Archives for peter leeson



What Do King Solomon and David Lee Roth Have in Common? A New Freakonomics Radio Podcast


This week’s episode is called “What Do King Solomon and David Lee Roth Have in Common?” (You can subscribe to the podcast at iTunes, get the RSS feed, or listen via the media player above. You can also read the transcript, which includes credits for the music you’ll hear in the episode.)

The gist? It isn’t easy to separate the guilty from the innocent — but a clever bit of game theory can help. The goal, as Steve Levitt puts it, is “to get the bad guys to come forward and tell you who they are.” It’s a trick that Levitt and Stephen Dubner , in their new book Think Like a Freak, call “teaching your garden to weed itself.”

In the episode you’ll hear what David Lee Roth and King Solomon have in common. Among the possibilities: Read More »



Wife Sales: “An Efficiency-Enhancing Institutional Response”

Peter Leeson, Peter Boettke, and Jayme Lemke, all of George Mason University, have issued a new paper called “Wife Sales” (abstract here; PDF here):

For over a century English husbands sold their wives at public auctions. We argue that wife sales were indirect Coasean divorce bargains that permitted wives to buy the right to exit marriage from their husbands in a legal environment that denied them the property rights required to buy that right directly. Wife-sale auctions identified “suitors” – men who valued unhappy wives more than their current husbands, who unhappy wives valued more than their current husbands, and who had the property rights required to buy unhappy wives’ right to exit marriage from their husbands. These suitors enabled spouses in inefficient marriages to dissolve their marriages where direct Coasean divorce bargains between them were impossible. Wife sales were an efficiency-enhancing institutional response to the unusual constellation of property rights that Industrial Revolution-era English law created. They made husbands, suitors, and wives better off.

(HT: Tomas Simon)



The Economics of Gypsies

Peter Leeson’s new research. Read More »



Pirate Economics 101: A Q&A With Invisible Hook Author Peter Leeson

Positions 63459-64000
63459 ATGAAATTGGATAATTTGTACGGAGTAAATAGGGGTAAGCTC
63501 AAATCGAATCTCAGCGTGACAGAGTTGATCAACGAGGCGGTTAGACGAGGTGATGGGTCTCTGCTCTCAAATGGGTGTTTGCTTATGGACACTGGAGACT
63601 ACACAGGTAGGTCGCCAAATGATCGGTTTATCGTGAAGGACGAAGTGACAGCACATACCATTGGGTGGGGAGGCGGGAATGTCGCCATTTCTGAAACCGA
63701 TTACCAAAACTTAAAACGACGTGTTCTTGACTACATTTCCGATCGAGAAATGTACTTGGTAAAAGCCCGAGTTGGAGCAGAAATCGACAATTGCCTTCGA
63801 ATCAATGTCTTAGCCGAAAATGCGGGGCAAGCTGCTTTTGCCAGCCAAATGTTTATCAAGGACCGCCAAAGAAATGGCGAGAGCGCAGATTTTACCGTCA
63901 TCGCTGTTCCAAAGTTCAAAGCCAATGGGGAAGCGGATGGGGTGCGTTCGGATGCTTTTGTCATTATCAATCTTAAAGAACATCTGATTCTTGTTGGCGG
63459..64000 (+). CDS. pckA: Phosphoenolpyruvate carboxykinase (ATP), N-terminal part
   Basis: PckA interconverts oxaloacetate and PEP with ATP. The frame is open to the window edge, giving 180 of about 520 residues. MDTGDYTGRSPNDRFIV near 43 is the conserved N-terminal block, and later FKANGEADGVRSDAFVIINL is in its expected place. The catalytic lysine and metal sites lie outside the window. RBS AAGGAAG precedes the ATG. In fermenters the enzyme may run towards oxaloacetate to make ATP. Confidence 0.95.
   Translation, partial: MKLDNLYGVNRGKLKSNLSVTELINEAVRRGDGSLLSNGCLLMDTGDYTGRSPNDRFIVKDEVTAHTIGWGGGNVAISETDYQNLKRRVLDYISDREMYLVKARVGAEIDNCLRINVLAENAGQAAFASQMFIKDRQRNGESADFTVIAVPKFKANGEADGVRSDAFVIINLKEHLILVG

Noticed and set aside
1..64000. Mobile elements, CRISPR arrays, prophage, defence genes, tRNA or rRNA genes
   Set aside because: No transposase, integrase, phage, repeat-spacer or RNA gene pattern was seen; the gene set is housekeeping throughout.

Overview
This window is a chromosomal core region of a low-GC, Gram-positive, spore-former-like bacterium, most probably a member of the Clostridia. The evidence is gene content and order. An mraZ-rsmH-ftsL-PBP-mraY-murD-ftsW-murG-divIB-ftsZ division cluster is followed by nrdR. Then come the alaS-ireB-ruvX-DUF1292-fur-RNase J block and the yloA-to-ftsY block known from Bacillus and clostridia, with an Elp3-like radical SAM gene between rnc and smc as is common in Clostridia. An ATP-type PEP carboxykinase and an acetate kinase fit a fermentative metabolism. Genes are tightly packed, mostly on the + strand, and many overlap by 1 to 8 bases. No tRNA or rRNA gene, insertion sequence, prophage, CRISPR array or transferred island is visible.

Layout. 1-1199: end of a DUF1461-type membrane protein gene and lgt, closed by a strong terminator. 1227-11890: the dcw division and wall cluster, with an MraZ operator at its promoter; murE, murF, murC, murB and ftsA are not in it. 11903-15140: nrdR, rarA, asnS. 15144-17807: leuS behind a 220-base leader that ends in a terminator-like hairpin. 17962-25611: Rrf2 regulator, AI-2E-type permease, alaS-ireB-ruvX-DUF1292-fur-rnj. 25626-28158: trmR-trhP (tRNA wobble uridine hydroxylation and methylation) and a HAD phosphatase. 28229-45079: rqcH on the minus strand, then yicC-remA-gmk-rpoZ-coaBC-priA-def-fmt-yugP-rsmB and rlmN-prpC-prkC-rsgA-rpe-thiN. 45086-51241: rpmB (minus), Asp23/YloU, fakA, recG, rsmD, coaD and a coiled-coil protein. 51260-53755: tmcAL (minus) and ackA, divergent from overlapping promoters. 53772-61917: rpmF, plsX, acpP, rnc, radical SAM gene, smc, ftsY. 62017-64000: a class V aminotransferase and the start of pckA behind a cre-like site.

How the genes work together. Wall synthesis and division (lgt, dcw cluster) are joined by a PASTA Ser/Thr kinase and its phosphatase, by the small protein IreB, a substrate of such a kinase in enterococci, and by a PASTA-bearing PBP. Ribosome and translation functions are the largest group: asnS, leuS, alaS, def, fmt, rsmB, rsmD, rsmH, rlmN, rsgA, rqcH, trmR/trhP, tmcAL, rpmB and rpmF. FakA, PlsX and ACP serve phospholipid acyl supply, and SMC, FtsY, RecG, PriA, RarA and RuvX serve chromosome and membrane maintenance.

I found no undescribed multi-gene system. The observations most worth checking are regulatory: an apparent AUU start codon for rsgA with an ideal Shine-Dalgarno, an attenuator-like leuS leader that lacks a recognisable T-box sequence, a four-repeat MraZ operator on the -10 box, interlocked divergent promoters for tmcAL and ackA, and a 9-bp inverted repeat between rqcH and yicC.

The crew of the Maersk Alabama, having survived an attack by pirates in Somalia last week, has returned home for a much-deserved rest. But with tensions ratcheting up between the U.S. and the rag-tag confederation of Somali pirates, it’s worth looking to the past for clues on how to tame the outlaw seas. Read More »



Can’t Keep a Sea Dog Down: Pirates, Then and Now

With the ongoing pirate standoff in Somalia, who better to write about the subject than our economics-of-piracy-loving friend Peter Leeson, who has guest-blogged here before. Can’t Keep a Sea Dog Down: Pirates, Then and Now By Peter Leeson A Guest Post Pirates are back — with a vengeance. In previous work, I pooh-poohed the modern-pirate […] Read More »



Can You Make an Algorithm Walk the Plank?

Photo: leadfoot Google shivered some timbers this week when it was revealed that the company is thinking about floating some of its data centers out to sea and anchoring its supercomputers on barges in international waters. The plan would reduce Google’s tax exposure and could drive down energy costs if the barges are able to […] Read More »



Three Great Social Contractarians: Hobbes, Locke, and … Blackbeard? A Guest Post

Peter Leeson, the BB&T Professor for the Study of Capitalism at George Mason University and author of the forthcoming book “The Invisible Hook: The Hidden Economics of Pirates,” blogged here earlier this week about U.F.O.’s and dominoes. This is his final post. From left to right: Thomas Hobbes, John Locke, Captain Blackbeard (a.k.a. Edward Teach). […] Read More »



Democratic Dominoes: A Guest Post

Peter Leeson, the BB&T Professor for the Study of Capitalism at George Mason University and author of the forthcoming book “The Invisible Hook: The Hidden Economics of Pirates,” blogged here earlier this week about U.F.O.’s and Bigfoot. This is his second of three posts. Since the dawn of the cold war, a “democratic domino theory” […] Read More »